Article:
Blow the Roof
Blow the Roof
It has been years since Harry slept soundly through the night. Horrific dreams of torture would cause him to twist and turn. Eventually, he would scream while shooting up into a sitting position and wake up to find himself covered in beads of sweat.
It was not easy being a survivor. He had suffered unspeakable physical agony and he had been eternally scarred emotionally. His entire family had been slaughtered.
Although he had been left all alone in a very cold world, he moved to a new country, and built a new life for himself. He did pretty well in his clothing business and bought himself a house.
Eventually, he married and fathered a girl. Unfortunately, his wife passed on when his daughter was still an infant.
It was just the two of them, Harry and his daughter. The bond they shared was special. Whether it was homework, book reports, school plays, fishing trips, or swimming, they did everything together.
Sometimes at night, when his daughter was sleeping, Harry would peek into her room to check on her. If the blankets had fallen off, he would recover her. He would stroke her cheek gently and just stare at her wondering if it could be possible to love someone more than he loved her.
Well, time does not stand still. Elementary school rolled into junior high which turned into high school. After graduating, she went on to learn in a seminary in Israel. She enjoyed Eretz Yisrael so much that she decided to stay for Shana Bet.
It was during her second year when she met the young man whom she was to marry. When they returned to the States to meet Harry, he was impressed with the young man's sterling character.
After they got engaged, the bride and groom disclosed their aspiration to live in Israel. The big smile on Harry's face disguised the tears in his eyes. "We will have to address Israel later," Harry thought. "Now we have to concentrate on making a wedding."
Harry didn't hold back. Nothing was too good for his baby girl. The energy at the Chuppa was electrifying. The dancing seemed to last well into the night.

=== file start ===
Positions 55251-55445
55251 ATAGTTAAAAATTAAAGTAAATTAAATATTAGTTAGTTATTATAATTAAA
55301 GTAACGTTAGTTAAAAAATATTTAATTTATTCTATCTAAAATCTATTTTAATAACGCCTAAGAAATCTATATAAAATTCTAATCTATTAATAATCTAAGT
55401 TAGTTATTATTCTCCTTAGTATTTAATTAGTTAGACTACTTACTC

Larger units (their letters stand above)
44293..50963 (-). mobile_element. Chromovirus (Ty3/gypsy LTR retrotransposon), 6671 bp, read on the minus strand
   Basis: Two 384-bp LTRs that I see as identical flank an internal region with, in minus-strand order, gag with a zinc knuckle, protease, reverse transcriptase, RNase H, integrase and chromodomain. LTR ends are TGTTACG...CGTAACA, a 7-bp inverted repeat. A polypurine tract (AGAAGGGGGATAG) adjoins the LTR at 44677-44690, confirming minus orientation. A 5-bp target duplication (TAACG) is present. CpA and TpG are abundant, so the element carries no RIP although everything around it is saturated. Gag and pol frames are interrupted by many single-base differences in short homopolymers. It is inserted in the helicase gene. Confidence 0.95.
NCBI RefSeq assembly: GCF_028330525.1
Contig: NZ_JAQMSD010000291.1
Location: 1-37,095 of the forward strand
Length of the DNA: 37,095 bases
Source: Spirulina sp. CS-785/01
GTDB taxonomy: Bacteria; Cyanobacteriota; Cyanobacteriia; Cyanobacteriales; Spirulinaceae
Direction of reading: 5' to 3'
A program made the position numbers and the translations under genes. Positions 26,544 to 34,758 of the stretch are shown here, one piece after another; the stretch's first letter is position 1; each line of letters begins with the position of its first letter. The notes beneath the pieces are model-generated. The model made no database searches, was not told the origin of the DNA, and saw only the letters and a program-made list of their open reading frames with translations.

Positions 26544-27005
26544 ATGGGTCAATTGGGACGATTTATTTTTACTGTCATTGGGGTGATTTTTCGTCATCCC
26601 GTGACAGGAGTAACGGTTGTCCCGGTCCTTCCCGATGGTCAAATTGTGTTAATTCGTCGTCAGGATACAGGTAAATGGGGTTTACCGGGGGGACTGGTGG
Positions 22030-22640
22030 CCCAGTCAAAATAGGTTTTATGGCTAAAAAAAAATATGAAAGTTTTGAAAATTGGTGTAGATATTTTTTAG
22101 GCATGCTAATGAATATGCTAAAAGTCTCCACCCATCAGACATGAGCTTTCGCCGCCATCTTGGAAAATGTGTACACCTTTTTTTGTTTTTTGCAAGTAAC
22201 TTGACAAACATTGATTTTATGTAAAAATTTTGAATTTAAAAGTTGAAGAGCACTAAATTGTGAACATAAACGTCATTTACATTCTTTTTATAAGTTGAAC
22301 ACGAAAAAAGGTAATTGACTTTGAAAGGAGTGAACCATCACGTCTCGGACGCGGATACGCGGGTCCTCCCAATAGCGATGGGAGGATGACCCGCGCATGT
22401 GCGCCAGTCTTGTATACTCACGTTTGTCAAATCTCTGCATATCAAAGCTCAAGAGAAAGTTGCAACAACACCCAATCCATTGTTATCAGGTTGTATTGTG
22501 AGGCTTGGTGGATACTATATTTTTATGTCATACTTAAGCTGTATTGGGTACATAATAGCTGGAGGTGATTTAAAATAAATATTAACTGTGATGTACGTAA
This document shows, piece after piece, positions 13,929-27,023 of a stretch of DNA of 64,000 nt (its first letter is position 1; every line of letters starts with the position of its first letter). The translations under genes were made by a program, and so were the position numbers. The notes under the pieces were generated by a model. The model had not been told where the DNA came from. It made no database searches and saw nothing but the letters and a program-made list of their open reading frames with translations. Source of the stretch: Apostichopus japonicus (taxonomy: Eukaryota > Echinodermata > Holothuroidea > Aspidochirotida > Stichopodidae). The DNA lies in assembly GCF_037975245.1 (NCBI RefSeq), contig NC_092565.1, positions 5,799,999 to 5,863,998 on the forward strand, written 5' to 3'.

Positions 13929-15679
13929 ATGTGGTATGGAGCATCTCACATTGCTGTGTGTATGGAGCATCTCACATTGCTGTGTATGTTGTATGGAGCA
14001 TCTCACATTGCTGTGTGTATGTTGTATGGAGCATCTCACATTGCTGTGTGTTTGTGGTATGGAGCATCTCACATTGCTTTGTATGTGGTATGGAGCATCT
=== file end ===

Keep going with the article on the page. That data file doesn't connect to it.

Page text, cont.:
After the wedding, Harry took his new son-in-law to the side and said, "Look, my daughter is my only child. I cannot bear to part with her. However, to tell you not to take her to Israel with you is equally unacceptable because she is your wife. Therefore, please do me a favor. Wherever you go, build a small room for me to live in, like a guest house, so that I can always be next to my precious daughter."
This request is analogous to God's instruction to build a Mishkan (sanctuary) for Him (based on Shemos Rabba, 33:1).
God's only daughter is the Torah. Eventually, God gave His daughter's hand in marriage to her groom, the Jewish people.
When the Jews wanted to move on to Eretz Yisrael, Hashem said that He cannot bear to part with the Torah. However, to tell the Jews not to take her with them is equally unacceptable, because she is their wife. Therefore, God asked them to please do Him one favor. Wherever they go, they should build a small room for Him to live in so that He can always be next to His only daughter. This room was the Mishkan.
This Midrash demonstrates the incredible amount of love that God has for the Torah. reading this Midrash daily would impress upon us just how blessed we are to have the Torah.
This Midrash also explains why God commanded the Jews to build the Mishkan right after they said Na'aseh V'nishmah (Tanna d'Bei Eliyahu, chap. 17; Ex. 24:7). Once the Jews accepted to marry the Torah and intended on taking her with them, God could not tolerate to be separated from her. So, He immediately instructed them to build a Mishkan, His home, in which He could dwell and be next to her at all times (Shvilei Pinchas).